The sci-fi-themed horror tale “Phoenix Forgotten” (Cinelou) includes little objectionable material, other than some salty language in the dialogue.
The latest entry in the Disneynature series — released, like several of its predecessors, in conjunction with the April 22 observance of Earth Day — “Born in China,” directed and co-written by Lu Chuan, rests on the tried-and-true premise that critters in the wild act just like us when no one is (supposedly) watching.
Bishop writes a book that grapples with the thorny issues of immigration, regarding both legal immigrants and unauthorized immigrants, as well as education, youth formation, political activism and encouraging voting. But it was written before the political catapulting of Donald Trump as the Republican presidential nominee and then his election as president.
Motherhood is at the center of “Lucky Boy,” the recent novel by Shanthi Sekaran. The book tackles a complicated moral dilemma while featuring a timely storyline and conflicting perspectives.
The few adult viewers for whom it’s suitable might be tempted to nickname the feverish domestic drama “Unforgettable” (Warner Bros.) “Wifie Dearest.”
The premise of “Free Fire” (A24) is that a single extended gunfight can sustain an entire film, provided the participants in the showdown keep making incongruously funny and mordant remarks.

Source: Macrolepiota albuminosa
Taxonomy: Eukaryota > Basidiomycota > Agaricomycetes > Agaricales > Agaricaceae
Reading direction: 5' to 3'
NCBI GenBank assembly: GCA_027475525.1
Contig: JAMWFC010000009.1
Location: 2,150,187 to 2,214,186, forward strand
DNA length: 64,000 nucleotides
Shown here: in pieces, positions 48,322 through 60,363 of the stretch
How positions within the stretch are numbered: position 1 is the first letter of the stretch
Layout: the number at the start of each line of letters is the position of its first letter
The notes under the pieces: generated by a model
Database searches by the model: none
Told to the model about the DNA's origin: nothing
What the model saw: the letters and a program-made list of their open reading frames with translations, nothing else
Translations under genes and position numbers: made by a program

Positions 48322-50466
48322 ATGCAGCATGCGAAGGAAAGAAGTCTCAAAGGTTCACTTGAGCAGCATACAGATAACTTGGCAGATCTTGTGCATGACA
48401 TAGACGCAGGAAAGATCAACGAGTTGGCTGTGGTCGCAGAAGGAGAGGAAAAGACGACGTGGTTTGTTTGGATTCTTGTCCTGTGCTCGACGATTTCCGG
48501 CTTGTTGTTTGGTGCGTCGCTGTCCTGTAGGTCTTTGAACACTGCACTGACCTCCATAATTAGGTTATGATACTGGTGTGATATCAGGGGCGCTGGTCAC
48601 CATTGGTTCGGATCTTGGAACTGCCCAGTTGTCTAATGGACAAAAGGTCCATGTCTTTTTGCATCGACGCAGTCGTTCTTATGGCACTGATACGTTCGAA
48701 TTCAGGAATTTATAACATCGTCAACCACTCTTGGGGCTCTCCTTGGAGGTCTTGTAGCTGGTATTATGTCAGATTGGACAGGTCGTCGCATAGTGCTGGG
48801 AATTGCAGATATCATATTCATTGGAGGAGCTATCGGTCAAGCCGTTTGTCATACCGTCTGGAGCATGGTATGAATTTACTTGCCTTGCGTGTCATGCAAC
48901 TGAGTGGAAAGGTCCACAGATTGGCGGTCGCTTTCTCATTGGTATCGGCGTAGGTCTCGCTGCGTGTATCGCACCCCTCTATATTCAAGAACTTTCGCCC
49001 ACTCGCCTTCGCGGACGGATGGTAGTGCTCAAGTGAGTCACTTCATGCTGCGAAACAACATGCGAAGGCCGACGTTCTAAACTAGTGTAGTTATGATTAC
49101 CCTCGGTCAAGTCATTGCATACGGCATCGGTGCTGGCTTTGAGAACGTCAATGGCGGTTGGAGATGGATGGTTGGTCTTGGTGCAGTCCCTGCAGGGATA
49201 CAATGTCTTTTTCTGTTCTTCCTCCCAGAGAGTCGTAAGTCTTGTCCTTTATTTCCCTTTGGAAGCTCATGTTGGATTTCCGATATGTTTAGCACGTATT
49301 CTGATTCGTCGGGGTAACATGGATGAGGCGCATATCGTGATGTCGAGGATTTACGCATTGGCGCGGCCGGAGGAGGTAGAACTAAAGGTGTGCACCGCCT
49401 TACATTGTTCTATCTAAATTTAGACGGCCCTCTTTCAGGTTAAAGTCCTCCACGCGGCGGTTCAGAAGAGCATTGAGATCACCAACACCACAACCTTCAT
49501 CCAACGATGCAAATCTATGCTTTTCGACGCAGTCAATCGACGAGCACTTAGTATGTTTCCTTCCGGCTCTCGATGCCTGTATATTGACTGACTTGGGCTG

After raising more than $3,600 through the crowdfunding website Indiegogo, Preston Yarger and Nicolas Alayo, filmmakers who are lifelong “Star Wars” fans, spent two days in mid-February filming in Humboldt Redwoods State Park in Northern California, where scenes from “Return of the Jedi” had been shot more than three decades ago.
Grown viewers willing to kick reality to the curb will have fun with the preposterous but lively auto-themed action adventure “The Fate of the Furious” (Universal).
Dicey moral values and a high mayhem quotient, however, mean this seventh sequel to 2001’s “The Fast and the Furious” is not a film for impressionable youngsters.
Author R. Scott Hurd’s book “Around the Table” is what one might call a devotional book that gives you more than prayers and discussion questions.
The Vatican stamp and coin office has big plans for early May: the release of stamps marking retired Pope Benedict XVI’s 90th birthday and important events in the life of the church spanning almost 2,000 years.